The young libertarians admire him, in much the same way they admire Republicans like Sens. Rand Paul, Mike Lee and Jeff Flake; Gov. Gary Johnson; and new Kentucky Rep. Thomas Massie.

Amash focuses on government spending. He has pictures of libertarian economists like Murray Rothbard in his office, and he warns that big government — including military spending — will bankrupt America. He's not afraid to call for cuts in popular programs like Medicare, Head Start and food stamps.

After Amash's complaints about government spending, establishment Republicans in Congress kicked him off the budget committee.

One said it was because of the "a—hole factor ... inability to work with other members."

I asked Amash about that.

"It might be because I wanted to balance the budget," says Amash. "The level of government spending is so insane."

It is. Even if the sequester cuts happen — cuts the left calls "brutal" — in eight years the feds will still spend $5.3 trillion annually ... just a little less than the $5.4 trillion they will spend if no cuts are made.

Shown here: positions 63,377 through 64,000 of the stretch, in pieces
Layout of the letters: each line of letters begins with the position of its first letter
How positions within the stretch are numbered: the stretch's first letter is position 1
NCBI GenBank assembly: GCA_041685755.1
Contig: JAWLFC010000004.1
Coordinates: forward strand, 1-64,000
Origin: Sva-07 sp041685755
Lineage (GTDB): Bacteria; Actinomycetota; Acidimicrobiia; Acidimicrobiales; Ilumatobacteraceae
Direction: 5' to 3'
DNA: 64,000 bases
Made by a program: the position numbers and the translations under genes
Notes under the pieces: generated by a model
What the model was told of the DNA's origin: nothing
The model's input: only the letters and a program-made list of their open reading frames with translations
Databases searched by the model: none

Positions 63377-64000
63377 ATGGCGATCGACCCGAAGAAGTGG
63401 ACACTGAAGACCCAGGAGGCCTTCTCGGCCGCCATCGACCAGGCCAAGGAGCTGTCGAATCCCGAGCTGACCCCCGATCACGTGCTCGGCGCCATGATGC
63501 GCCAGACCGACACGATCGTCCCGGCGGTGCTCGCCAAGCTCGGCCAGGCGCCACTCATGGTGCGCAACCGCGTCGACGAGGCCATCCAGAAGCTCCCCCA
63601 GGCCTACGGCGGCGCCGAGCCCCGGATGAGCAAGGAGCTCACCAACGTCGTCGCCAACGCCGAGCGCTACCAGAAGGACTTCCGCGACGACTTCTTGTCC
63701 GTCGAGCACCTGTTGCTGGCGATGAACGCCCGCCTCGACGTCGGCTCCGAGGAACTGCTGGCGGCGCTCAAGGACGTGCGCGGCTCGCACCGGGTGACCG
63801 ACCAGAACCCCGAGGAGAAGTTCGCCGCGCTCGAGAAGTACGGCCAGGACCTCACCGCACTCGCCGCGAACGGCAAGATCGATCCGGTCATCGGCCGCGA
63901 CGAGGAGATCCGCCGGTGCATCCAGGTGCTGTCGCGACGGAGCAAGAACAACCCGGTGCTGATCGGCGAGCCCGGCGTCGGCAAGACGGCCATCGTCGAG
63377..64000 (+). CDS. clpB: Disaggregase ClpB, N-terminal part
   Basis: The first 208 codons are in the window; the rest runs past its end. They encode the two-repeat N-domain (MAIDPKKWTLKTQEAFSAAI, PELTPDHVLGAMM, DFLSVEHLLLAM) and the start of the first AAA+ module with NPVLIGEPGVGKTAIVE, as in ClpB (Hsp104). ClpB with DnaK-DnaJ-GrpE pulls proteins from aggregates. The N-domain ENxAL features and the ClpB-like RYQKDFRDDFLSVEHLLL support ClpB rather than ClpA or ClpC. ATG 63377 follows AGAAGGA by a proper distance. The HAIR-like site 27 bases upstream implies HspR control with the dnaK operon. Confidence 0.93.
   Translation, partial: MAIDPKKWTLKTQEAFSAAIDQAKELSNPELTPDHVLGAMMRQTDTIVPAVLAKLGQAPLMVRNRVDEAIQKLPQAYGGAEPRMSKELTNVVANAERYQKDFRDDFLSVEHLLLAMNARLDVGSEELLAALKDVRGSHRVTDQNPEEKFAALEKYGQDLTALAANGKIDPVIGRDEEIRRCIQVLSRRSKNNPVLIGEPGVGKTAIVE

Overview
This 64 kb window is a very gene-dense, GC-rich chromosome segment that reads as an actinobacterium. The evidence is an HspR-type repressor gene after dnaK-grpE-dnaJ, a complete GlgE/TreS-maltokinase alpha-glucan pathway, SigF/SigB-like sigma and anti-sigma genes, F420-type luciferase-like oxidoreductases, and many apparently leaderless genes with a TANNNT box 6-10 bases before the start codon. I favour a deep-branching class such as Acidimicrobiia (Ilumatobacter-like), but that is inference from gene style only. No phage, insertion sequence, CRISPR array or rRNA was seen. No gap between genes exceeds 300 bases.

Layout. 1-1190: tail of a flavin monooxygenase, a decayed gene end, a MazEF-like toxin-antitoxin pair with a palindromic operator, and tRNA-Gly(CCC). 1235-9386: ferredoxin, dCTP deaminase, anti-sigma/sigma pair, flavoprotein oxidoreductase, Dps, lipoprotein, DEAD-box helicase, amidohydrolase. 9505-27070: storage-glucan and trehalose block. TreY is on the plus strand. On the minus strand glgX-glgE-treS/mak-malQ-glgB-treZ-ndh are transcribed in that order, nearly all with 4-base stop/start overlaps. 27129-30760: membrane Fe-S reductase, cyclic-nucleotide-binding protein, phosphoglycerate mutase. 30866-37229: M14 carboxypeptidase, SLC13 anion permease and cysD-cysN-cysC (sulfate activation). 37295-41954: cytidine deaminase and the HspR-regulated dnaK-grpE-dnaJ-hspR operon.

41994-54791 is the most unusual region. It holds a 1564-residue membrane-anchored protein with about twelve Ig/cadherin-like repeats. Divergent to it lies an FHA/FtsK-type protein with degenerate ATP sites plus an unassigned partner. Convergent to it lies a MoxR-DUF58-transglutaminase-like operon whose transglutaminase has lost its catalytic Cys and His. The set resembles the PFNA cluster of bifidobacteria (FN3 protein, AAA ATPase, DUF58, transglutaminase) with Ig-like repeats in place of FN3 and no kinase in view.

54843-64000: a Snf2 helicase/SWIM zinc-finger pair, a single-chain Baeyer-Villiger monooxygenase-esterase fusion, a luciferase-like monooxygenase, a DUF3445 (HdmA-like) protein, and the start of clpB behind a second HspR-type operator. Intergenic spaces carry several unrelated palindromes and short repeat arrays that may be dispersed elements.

The "brutal" sequester is anything but. Even the much-feared Paul Ryan budget plan would only reduce the federal debt in 2021 from the $26 trillion President Obama projects to ... $23 trillion.

So with our economic house in such disarray, Coulter is right to avoid getting bogged down in fights over drugs and homosexuality. But I prefer the way Amash handled the libertarian-conservative conflict.

Michelle Montalvo of Temple University asked him to "comment on your faith and how you reconcile that with your libertarian beliefs? There are stereotypes about libertarian students, that we're Republicans who love to do drugs, (but) we're not all godless."

Amash answered, "I'm an Orthodox Christian ... and I believe that the government is a hindrance, a lot of times, to our religious liberty." But he doesn't want government to promote Christianity. "Get government out of the way, allow people to make choices. We can't legislate morality and force everyone to agree with us."